I Am Going to Eat You Up!” Calls for Prey
Rocky sits on the windowsill in the kitchen, looks out the window and makes a sound that one does not necessarily associate with a cat: meh, meh, meh…eh, eh…eh, eh eow… When I go to him, I see that there is a large gull sitting on the roof of the neighbor’s house. Rocky’s tail wags in large movements. Is he excited? Nervous? Meh, meh, meh. Eh, meow, he goes on, staring at the gull hypnotically. The gull does not pay him any attention at all, and eventually it just takes off into the sky. “Good Rocky, good boy,” I praise him. “You’ve chased off another gull.” Today, I know a lot more about the reasons for these strange cat sounds, but the first time that I heard them—I think it was from Vincent—I had to laugh.
Description of the Sound
Chattering and chirping are fairly uncommon sounds that can be easily misunderstood by cat owners. Many of our cats like to sit on the windowsill and look outside. Then they discover a bird in a tree, on a roof or on the street, and start to chirp and to chatter. Some cats utter the same sounds outside in the garden, too, if they discover prey that is too far away, an insect or a bird, for example. Some wild cats may demonstrate the same behavior when their preferred prey (birds, rodents or insects) are nearby. These sounds could be part of the hunting instinct, as the cat is trying to imitate the sound made by the prey. Perhaps they want to lull the prey into a sense of security, so that they can stay hidden as long as possible.
As there are a great number of different variations, it is not necessarily straightforward to categorize the variety of these sounds. One could divide them into the following categories, bearing in mind that variations and even subcategories are possible: chattering (voiceless) and chirping (voiced). Which of the following sounds or variations of sounds have you heard your cat saying?
Chattering is generally a number of voiceless, very rapid, short, clipped sounds that are uttered in stuttering or clicking sequences. They are produced with a rapidly juddering jaw. They often sound like teeth chattering with a k consonant, and can be written in the phonetic alphabet as [k k k k k k] or [k̟= k̟= k̟= k̟= k̟= k̟= ]. The small “+” under the k means that it is pronounced farther forward in the mouth (in the middle of the mouth), and the “=” means that it is an unaspirated k, that is to say, no more air is expelled after the k.
It has been suggested that this sound is connected to the capturing of prey. A cat who sees an unreachable bird chatters and imitates a killing bite in a stereotypical way. The action could serve as a means of stress relief. Some cats also chatter as a means of protest, for example when they feel they have been mistreated by their humans or when they are annoyed.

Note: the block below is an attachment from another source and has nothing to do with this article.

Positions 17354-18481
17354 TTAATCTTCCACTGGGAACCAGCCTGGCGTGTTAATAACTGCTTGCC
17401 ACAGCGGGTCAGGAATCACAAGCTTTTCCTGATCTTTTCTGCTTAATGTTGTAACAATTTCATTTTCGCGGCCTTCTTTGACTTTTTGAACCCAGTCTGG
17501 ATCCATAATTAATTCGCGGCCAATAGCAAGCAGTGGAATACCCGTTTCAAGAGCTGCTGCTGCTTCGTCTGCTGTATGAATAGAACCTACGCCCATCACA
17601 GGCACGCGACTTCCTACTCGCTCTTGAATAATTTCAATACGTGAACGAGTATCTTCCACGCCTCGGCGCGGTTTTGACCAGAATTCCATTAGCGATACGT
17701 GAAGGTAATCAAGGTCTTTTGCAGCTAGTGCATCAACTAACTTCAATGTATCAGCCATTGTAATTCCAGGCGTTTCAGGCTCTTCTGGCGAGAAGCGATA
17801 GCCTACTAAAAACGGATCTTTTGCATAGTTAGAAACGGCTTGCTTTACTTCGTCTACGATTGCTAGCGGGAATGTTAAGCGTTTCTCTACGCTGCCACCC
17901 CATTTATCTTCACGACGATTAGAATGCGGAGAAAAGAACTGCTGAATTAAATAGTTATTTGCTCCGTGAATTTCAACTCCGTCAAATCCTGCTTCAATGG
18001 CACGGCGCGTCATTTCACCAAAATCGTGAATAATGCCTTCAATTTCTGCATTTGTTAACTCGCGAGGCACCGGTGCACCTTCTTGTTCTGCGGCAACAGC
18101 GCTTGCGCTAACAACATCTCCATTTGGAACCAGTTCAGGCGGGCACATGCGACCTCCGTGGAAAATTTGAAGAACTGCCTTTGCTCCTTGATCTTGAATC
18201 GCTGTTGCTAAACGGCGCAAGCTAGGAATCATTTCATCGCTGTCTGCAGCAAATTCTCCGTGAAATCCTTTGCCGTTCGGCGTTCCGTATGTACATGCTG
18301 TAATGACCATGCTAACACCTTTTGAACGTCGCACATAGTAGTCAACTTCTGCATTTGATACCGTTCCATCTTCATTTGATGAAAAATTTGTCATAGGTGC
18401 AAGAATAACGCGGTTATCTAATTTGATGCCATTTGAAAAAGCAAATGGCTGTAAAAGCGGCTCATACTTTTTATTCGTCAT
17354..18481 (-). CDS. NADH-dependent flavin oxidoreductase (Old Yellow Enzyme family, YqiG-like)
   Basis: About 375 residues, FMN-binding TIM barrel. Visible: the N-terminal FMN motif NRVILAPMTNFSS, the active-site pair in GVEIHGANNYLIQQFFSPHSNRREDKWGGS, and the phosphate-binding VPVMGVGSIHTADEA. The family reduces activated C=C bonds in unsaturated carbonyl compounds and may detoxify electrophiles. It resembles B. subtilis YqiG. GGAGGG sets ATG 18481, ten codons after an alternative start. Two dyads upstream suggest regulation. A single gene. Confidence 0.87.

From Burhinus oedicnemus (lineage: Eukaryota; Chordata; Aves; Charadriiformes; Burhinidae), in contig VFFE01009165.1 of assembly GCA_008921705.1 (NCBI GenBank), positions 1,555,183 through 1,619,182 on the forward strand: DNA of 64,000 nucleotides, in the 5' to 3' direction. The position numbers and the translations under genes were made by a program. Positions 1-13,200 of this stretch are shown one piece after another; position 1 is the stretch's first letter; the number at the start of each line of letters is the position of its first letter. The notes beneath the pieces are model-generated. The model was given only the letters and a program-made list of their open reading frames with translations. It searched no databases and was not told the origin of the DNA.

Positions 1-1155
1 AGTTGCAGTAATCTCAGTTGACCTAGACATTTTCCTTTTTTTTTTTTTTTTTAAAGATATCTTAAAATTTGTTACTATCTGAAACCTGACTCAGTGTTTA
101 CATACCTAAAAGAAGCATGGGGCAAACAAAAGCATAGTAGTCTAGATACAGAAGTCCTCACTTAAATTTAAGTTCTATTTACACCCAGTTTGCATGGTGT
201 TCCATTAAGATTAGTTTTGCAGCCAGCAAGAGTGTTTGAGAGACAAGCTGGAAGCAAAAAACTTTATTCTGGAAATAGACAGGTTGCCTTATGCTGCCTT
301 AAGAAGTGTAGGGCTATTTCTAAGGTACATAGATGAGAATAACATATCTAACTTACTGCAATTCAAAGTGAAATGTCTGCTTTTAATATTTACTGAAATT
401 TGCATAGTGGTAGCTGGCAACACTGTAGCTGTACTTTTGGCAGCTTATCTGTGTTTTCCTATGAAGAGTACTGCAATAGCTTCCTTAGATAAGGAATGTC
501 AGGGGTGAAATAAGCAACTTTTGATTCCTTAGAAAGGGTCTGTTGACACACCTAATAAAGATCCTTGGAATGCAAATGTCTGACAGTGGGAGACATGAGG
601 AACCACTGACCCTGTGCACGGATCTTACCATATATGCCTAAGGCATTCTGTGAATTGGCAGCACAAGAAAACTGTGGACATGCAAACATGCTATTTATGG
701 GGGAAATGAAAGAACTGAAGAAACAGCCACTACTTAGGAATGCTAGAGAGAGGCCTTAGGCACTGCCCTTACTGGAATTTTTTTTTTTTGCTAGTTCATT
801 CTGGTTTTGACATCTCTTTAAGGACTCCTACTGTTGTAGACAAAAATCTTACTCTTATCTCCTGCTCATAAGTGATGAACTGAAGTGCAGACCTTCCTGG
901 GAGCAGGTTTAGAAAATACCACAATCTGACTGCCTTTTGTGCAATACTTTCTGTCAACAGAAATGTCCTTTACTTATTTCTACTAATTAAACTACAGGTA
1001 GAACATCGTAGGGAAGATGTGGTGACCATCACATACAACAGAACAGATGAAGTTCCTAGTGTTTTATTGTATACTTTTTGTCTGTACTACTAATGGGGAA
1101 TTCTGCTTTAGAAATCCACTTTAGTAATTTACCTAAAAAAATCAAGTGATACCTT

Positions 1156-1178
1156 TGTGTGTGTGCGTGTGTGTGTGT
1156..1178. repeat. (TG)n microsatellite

Chirping consists of short, voiced sounds that sound almost like meh or eh, and resemble the chirping of birds or the peeping of rodents. Some also hear the ringing of a telephone in the sound. The tone (intonation, melody) often falls at the end of the sound. The beginning of the sound is often hard, with a glottal stop [ʔ], and the vowels are frequently e as in “men” and a as in “cat,” or [ʔə] in phonetic notation. These sounds are often repeated in sequences like meh, meh, meh. Chirping can sometimes be a little hoarse, raspy or raw and sound similar to a hoarse meow or snarl. Besides being a hunting instinct, chirping can also occur in other situations, for example when a cat hears a lamp make a crackling sound after it has been turned off, or sees people throw small objects through the air, as my husband and I do when we throw darts at a dartboard.
In addition, there are variations of chirping that have somewhat different phonetic characteristics and might therefore be assigned to potential subcategories.
Soft tweeting is a mild form of chirping. There is no hard beginning (no glottal stop [ʔ]); instead it sometimes begins with a u or a [w] and the vowels vary, though i, ae and u, such as in [wi] or [ɦɛu], are typical. Tweedling or warbling is a prolonged chirp or tweet. It is often combined with voice modulations such as tremolo or quavering and has a much more varied melody. Two or more syllables are often audible, such as in [ʔəɛəɥə]. Here, too, combinations with the aforementioned sounds have been observed.
My cats are very different when it comes to this category of sound. Donna mostly produces combinations of chirping and chattering when she sees a bird. She seems to prefer large birds such as gulls, crows and magpies—the larger the bird, the louder and longer her sequences of chattering and chirping.